for the social sciences (possibilities to test,
    confirm, and contradict existing theories)
  • Chinas political and economic development
    challenge many preconceived ideas about the
    relationship between economic development and
  • Debates on civil society, governance, rightful
    resistance, selective adaptation etc

Political science
  • State-society relations From leadership studies,
    to institutions, to processes , including
    different groups (migrants, women, entrepreneurs
    et al)
  • Political leadership and elite studies
    (Zhongnanhai watching), Cheng Li, Bo Zhiyue,
    Joseph Fewsmith, China Leadership Monitor etc
  • Provincial leadership, local leadership and
    economic development (Vivienne Shue, Jean Oi, et
  • Political institutions such as National Peoples
    Congress, village elections etc (Kevin OBrien,
    Li Liangjiang,Guo Zhenglin, Cai Dingjian et al)
  • Democracy movements, political participation,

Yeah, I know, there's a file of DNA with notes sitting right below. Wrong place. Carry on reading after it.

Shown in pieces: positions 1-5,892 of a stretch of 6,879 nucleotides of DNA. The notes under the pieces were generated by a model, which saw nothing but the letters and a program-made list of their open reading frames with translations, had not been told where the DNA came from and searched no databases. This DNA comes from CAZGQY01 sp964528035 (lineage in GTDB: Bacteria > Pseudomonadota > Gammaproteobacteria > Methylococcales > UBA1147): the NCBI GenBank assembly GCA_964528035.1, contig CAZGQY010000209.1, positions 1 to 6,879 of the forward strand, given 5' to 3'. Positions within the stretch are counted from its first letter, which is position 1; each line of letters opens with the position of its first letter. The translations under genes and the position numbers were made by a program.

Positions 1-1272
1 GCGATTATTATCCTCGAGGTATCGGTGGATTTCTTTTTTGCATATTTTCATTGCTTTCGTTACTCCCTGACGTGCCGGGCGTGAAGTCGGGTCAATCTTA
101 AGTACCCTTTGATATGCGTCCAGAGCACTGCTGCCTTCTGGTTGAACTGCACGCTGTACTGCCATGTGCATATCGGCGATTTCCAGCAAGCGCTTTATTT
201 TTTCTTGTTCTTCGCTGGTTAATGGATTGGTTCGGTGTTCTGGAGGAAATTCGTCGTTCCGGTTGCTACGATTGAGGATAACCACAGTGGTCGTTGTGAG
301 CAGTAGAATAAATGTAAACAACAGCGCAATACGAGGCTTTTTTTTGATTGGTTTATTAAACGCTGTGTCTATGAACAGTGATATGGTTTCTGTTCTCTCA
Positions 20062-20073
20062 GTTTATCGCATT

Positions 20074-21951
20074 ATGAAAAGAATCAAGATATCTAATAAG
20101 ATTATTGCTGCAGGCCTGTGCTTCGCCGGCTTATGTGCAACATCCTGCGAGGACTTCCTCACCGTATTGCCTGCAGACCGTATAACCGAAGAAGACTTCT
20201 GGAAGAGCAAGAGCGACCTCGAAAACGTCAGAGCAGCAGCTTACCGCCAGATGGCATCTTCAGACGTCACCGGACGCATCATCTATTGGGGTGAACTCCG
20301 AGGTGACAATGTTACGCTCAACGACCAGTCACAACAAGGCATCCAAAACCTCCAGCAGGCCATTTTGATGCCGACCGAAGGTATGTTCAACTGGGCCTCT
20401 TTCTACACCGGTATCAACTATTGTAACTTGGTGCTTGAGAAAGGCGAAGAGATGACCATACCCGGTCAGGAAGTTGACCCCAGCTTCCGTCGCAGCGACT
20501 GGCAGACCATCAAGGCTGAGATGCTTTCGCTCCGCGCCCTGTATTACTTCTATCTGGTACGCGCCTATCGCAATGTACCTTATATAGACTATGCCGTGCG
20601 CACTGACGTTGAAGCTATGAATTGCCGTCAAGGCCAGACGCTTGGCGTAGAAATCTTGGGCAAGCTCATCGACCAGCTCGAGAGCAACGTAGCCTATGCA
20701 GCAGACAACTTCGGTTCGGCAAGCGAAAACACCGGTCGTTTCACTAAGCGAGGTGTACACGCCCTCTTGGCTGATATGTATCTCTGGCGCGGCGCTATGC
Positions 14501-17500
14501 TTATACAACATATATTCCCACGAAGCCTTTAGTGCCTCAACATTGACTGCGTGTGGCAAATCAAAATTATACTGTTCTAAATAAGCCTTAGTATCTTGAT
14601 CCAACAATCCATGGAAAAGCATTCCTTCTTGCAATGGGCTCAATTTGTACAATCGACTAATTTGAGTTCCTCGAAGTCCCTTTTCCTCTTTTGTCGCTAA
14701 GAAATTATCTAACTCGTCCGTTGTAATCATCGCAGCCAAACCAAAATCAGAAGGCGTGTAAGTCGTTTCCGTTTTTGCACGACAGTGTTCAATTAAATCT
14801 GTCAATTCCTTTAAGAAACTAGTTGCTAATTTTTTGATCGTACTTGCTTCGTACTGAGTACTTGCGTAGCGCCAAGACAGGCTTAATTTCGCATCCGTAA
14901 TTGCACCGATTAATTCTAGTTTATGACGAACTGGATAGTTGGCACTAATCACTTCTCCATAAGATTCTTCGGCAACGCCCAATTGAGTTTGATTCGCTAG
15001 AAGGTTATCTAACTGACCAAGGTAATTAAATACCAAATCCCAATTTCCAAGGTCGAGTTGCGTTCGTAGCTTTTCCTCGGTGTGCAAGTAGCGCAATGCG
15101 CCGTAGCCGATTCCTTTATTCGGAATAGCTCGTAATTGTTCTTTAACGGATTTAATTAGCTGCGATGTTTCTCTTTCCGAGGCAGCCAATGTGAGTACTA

grassroot democracy, civil society (in aftermath
    of 1989), Shi Tianjin
  • Civil society, NGOs, internet etc (Yang Guobin)
  • Studies on corruption (Lu Xiaobo, Yan Sun,
    Melanie Manion)
  • Social unrest, rightful resistance, weiquan
    yundong etc (Scott Tanner, Kevin OBrien),

  • Economists hostile to area studies
  • Focus on the theoretical and empirical issues
    raised by Chinas economic transition
  • From socialist planned economy to market economy
    Comparisons with developments in former communist
    countries, transition studies
  • Explaining Chinas economic success
  • Rural reforms Decollectivization, village and
    township enterprises (TVEs), local state and
    economic growth, regional differences, poverty